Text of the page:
Many similar titles are nothing more than glorified pamphlets celebrating one or a small range of brands of whatever liquor is being examined. This well-designed hard-cover volume – built to last as long as its readers enjoy making Old Fashioned or Manhattan cocktails – covers the origins and development of bourbon, as well as the oft-ignored (largely because drinkers don’t like to admit their lack of knowledge) value of reading the label on a bottle to better appreciate the specific characteristics of each brand. Then, there is a long, illustrated catalogue (140 options) of what the author defines as the leading bourbons around the world, which will likely become a bucket list for anyone keen on the taste of the popular spirit. The Bourbon Bible is an excellent reference book for newcomers and even relatively well-informed bourbon drinkers, and a gift that will keep on giving for someone from either of those groups or indeed anyone who likes cocktails in general. – BD


The God Of Small Things is a reprint of an extraordinary novel, set in a village in India, riding the swirling tides of political challenge, probing the life of a family deeply rooted on the banks of the sluggish river, and setting out a story of a love across the lines of caste and belief. In the Ayemenem House, Estha and Rahel are non-identical twins. Ammu is their mother, Mammachi is their grandmother, Baby Kochamma their great-aunt, and Kochu Maria the cook.  Four women, each at odds with the others, each living lives part tradition, part personal grief and part fantasy, inhabiting the same house. Each welcomes Sophie Moll with her own expectations. The sole adult male is brother Chacko – a Marxist, lately graduated from Balliol, and now ‘managing’ the family’s pickle-bottling business, but father of Sophie Moll. Looming above them all is the ghost of the entomologist, Pappachi, of volcanic disposition and late husband of Mammachi. Who is Sophie Moll? Well, Chacko’s daughter by his marriage while in England, a marriage long dissolved. How does she die? The reader must wait. Her arrival in the household on a visit, with her mother, tears apart the carefully preserved webs of family relationships. When Sophie dies, they are wrenched apart and live separate lives until adulthood. Chacko, in his conflicting roles as factory owner and political activist introduces us to Comrade Pillai, printer and party organiser, and to the complex reincarnation of Marx in the context of caste and patronage. Velutha is the Mr Fix-it in the pickling plant. He is beautiful of body, and an extraordinary friend of the twins, teaching them to swim, making them delicate and beautiful toys, giving their fatherless lives a different dimension. And he is the dangerous inamoratus of their mother. This is an astonishing novel, written in an English which is created and owned by Roy herself. This is the richest prose, giving life to every scene and every person. There is delicate irony sometimes, pathos, excoriating narratives of brutality, and ultimately deep sorrow and relentless honesty. – RH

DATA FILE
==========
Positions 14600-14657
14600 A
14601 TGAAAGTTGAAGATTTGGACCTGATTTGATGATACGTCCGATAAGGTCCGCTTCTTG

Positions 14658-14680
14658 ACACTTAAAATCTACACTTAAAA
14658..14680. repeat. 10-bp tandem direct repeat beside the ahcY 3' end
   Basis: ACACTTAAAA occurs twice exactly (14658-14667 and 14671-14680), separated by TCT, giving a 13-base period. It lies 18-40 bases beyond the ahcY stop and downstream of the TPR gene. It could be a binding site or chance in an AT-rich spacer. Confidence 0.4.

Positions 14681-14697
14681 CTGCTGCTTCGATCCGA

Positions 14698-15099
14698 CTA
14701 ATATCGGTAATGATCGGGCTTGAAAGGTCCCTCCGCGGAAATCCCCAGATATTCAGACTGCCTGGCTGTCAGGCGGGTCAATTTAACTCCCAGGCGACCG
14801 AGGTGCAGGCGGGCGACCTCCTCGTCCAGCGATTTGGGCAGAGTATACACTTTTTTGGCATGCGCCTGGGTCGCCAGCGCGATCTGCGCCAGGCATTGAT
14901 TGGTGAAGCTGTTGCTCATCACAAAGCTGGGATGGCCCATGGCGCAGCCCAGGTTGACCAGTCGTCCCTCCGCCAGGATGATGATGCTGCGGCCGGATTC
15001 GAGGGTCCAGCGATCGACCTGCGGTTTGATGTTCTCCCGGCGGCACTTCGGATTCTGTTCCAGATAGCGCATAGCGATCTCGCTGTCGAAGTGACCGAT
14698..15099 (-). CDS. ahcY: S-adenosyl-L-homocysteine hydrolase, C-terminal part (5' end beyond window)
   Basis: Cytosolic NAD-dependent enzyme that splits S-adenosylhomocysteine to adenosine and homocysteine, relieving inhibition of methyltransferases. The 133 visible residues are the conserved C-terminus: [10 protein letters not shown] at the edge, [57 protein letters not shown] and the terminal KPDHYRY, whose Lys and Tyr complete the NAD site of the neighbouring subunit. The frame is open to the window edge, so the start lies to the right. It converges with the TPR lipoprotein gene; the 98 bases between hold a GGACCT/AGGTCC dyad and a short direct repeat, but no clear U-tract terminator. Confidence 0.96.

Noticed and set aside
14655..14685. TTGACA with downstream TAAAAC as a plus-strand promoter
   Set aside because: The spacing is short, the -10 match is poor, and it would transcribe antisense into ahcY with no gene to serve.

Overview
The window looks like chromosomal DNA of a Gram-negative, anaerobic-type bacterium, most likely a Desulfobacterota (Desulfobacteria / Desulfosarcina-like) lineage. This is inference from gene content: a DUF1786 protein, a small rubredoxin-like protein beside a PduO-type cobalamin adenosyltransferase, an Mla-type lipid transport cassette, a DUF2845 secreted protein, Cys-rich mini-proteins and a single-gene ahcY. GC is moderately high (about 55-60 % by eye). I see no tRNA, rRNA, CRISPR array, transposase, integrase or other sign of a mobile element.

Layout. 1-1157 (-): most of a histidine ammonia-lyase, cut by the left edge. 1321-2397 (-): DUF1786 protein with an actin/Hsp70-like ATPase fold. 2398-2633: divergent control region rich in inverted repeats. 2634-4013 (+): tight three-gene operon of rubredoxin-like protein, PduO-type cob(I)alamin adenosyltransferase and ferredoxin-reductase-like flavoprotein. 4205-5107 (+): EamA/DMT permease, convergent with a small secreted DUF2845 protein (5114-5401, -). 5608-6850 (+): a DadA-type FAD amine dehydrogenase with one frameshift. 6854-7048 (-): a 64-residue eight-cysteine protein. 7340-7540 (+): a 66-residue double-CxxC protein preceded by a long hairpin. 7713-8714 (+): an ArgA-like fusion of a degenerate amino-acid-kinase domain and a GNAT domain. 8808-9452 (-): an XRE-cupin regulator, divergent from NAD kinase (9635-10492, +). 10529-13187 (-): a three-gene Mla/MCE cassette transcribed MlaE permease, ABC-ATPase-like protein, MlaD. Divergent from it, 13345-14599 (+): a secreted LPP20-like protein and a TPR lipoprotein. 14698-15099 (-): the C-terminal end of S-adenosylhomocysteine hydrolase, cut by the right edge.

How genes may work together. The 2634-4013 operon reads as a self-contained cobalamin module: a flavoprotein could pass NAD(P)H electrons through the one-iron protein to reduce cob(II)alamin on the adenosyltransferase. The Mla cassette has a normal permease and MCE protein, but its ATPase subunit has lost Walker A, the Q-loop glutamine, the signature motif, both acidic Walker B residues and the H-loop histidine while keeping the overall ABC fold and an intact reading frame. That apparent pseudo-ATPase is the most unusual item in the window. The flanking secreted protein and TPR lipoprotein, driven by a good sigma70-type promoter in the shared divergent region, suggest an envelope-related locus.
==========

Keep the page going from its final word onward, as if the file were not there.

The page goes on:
Bryan Rostron’s original biography of Robert McBride was published in1991 under the title Babylon Falls. It has now been updated, as Robert McBride: The Struggle Continues, to include the recent challenges McBride has encountered in the complex world of South Africa today. For those who have not read the original book, it is worth recounting something of its story and scope. Rostron began his relationship with McBride in the forbidding precincts of Pretoria Central, when McBride had already been moved into the building that housed Death Row. Here he commenced the challenging task of building a relationship with a man incarcerated under harsh conditions, where conversation was through heavy glass and taking notes had to be surreptitious while researching McBride’s early life in discussions with his family and colleagues. The suburb in which the family lived, Wentworth, was set aside for “Coloureds”. It was harsh, without amenities, a scene of gang rivalry and impoverished schooling. Robert’s father, Dennis, was an ex-school teacher objecting to the discrimination against his people in the school system of the day. Enterprising, he set up a highly successful welding business. Above all he read prolifically, was well-versed in political thinking and offered a powerful intellectual challenge to the political dispensation of the time. Robert grew up knowing that better things were possible. Doris, his doughty mother, was equally active in furthering the well-being of her family. They and Robert’s sisters are to play major roles in this story. This is a detailed account of Robert’s own development, his growing understanding of the race and class struggle, his friendships and his eventual enlistment in the ANC. It is a well-written account of the underworld hidden from the sight of ordinary citizens, an underworld where the ruthless state security agencies could arrest and torture, where comrades communicated cleverly and effectively, but where there was always the hazard of infiltration and betrayal. Robert McBride engaged in a sabotage spree in their immediate area, damaging electrical substations. This is all brilliantly recounted, climaxing in the rescue of a comrade from a state hospital and smuggling him across the border into Botswana. The planning and the thinking that led up to the Magoo bombing are set out in detail. This embodies the pain and the courage and the self-doubt of someone countering  the National Party’s “Total Onslaught”. This is a deeply personal book, the story of a family, of a man who inspired love from remarkable women, and the story of a country at war with itself. The recent additions are in the light of the Zuma era, the appalling machinations of politicians and civil servants (who are often simply partisan party hacks) and the ongoing prejudice that McBride suffers from those who simply fall back on the popular press of the distant past. The book is worth reading, first to remind us of the recent history of the country, second to help us understand the nature of this man and what he offers the country. – RH[/vc_column_text][/vc_column][vc_column width=”1/4″][us_single_image image=”7966″ onclick=”custom_link” link=”|||”][vc_widget_sidebar sidebar_id=”default_sidebar”][/vc_column][/vc_row]